Prime Minister Theresa May has kick-started her bid to reshape the UK economy outside the European Union and chaired her first meeting of the Cabinet Committee on Economy and Industrial Strategy, aimed at drawing up an industrial policy to "deliver an economy" that works for all.
The newly-created committee will look at tackling long-term productivity growth, encourage innovation and focus on industries and technologies that could give the UK a competitive advantage in a post-Brexit world.
Before the meeting, May said: "We need a proper industrial strategy that focuses on improving productivity, rewarding hardworking people, with higher wages and creating more opportunities for young people so that, whatever their background, they go as far as their talents will take them. We also need a plan to drive growth up and down the country - from rural areas to our great cities."
The challenge for the new prime minister is to find a strategy that will stop the decades-long decline in the UK's manufacturing sector by helping companies face the challenges posed by globalisation but at the same time without affecting market forces that make them competitive.
A government spokesman said in a statement after the meeting, which was held on Tuesday (2 August): "The prime minister emphasised that the objective of the government's new industrial strategy should be to deliver an economy that works for all."
The spokesman added that the meeting focused on ways the government could support growth in different areas of the country.
The ministers who attended the meeting agreed that the strategy to be adopted should be focused on "playing to the country's strengths while also creating an economy that is open to new industries, particularly those that will shape our lives in the future," the spokesman said.
May possibly reluctant to endorse Northern Powerhouse plan
The Financial Times noted that May's move to seek a national industrial strategy could be an indication that she is reluctant to endorse former chancellor George Osborne's Northern Powerhouse plan. She is believed to prefer turning the concept into a nationwide agenda to boost productivity outside of the south-east.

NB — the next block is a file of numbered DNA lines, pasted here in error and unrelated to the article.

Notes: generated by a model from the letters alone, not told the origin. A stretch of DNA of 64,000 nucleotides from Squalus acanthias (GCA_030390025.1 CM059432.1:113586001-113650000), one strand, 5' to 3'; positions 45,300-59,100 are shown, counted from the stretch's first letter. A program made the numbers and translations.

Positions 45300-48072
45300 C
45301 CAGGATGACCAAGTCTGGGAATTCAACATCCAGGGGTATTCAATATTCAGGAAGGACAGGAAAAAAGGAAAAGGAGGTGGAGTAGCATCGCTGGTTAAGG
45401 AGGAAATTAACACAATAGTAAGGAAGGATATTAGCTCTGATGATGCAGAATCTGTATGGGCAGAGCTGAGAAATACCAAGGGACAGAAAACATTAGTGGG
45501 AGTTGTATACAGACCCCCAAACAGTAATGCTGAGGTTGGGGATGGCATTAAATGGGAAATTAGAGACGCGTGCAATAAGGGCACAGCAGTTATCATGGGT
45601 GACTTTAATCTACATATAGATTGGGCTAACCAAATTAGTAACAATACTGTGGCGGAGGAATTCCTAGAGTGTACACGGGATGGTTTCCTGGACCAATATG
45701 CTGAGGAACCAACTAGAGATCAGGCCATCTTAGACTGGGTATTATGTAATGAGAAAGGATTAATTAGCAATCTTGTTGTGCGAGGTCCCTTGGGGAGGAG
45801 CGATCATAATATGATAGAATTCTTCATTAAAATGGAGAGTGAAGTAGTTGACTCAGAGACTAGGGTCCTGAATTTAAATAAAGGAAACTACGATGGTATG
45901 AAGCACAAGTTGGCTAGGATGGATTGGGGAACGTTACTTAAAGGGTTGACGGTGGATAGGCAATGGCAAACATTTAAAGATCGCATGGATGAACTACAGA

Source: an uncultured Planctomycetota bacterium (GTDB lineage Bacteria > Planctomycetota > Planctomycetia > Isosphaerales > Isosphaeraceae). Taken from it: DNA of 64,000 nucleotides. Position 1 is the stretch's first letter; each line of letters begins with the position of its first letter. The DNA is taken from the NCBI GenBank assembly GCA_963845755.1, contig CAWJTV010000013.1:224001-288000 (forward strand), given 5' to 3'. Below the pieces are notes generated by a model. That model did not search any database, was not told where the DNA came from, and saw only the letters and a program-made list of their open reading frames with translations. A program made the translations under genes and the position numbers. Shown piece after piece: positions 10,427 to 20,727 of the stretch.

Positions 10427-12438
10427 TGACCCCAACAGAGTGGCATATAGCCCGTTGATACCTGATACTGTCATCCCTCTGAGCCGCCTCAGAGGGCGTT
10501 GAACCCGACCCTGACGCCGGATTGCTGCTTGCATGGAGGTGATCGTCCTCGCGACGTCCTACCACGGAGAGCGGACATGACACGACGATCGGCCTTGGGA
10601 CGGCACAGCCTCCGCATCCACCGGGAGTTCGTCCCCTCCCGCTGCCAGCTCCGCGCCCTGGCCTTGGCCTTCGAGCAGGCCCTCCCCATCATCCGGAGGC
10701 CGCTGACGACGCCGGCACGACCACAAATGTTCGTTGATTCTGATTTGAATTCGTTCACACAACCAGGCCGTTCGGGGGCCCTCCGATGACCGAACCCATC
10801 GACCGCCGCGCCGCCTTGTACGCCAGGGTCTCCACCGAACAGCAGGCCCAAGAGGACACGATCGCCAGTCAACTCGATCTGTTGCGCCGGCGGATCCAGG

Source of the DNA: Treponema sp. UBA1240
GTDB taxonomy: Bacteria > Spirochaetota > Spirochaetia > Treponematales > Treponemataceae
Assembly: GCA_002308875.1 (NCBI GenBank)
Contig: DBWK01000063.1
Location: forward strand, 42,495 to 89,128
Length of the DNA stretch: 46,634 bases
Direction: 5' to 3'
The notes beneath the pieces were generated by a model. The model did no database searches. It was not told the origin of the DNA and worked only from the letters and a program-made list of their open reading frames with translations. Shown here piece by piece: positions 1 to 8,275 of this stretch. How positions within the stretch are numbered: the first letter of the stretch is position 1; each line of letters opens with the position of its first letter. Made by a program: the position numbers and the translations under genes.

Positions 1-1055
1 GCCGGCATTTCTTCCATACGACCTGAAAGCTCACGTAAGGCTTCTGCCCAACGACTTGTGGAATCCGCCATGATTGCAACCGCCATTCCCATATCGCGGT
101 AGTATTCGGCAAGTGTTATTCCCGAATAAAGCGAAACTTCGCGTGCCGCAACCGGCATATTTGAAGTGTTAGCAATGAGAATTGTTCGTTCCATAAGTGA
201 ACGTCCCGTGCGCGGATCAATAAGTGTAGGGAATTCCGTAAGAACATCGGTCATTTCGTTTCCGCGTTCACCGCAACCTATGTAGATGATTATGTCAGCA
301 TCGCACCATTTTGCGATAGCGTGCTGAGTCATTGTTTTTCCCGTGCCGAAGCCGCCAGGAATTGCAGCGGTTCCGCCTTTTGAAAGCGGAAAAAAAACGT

However, as a sign of continuity to Osborne's contributions, Neil O'Brien has been recruited to join the policy unit. O'Brien was a former special adviser on devolution to Osborne, the FT noted.
In a vote against Osborne's Northern Powerhouse that is centred around Manchester, the newspaper highlighted Business Secretary Greg Clark's comments that the government should "do more to support cities outside London."
Chancellor Philip Hammond told the meeting that by cutting the productivity gap between London and the southeast and the rest of the country, UK's economic output could rise by 9%, which would add over £150bn pounds to the economy.
May's strategy welcomed
Terry Scuoler, the head of the EEF manufacturing trade body said: "The very fact that the new prime minister is chairing this committee, I hope, addresses one of the weaknesses of the last two administrations ... that is the relative lack of joined-up thinking, a cross-governmental approach."
He added: "If this committee chaired by the prime minister states something, it is going to be potent."
Reuters said that while police details are currently scarce, the strategy is likely to combine state-backed investment in traditional infrastructure such as roads and rail with funding for essentials such as broadband and lower energy costs, along with a push to train more highly skilled workers that the industry requires.
David Bailey, professor of industry at Aston Business School told Reuters: "The Brexit vote and euroscepticism was strongest in former manufacturing areas, where the industry has gone, the good jobs have gone and people feel disaffected. If May's going to do something about reconnecting, manufacturing has got to be part of the story."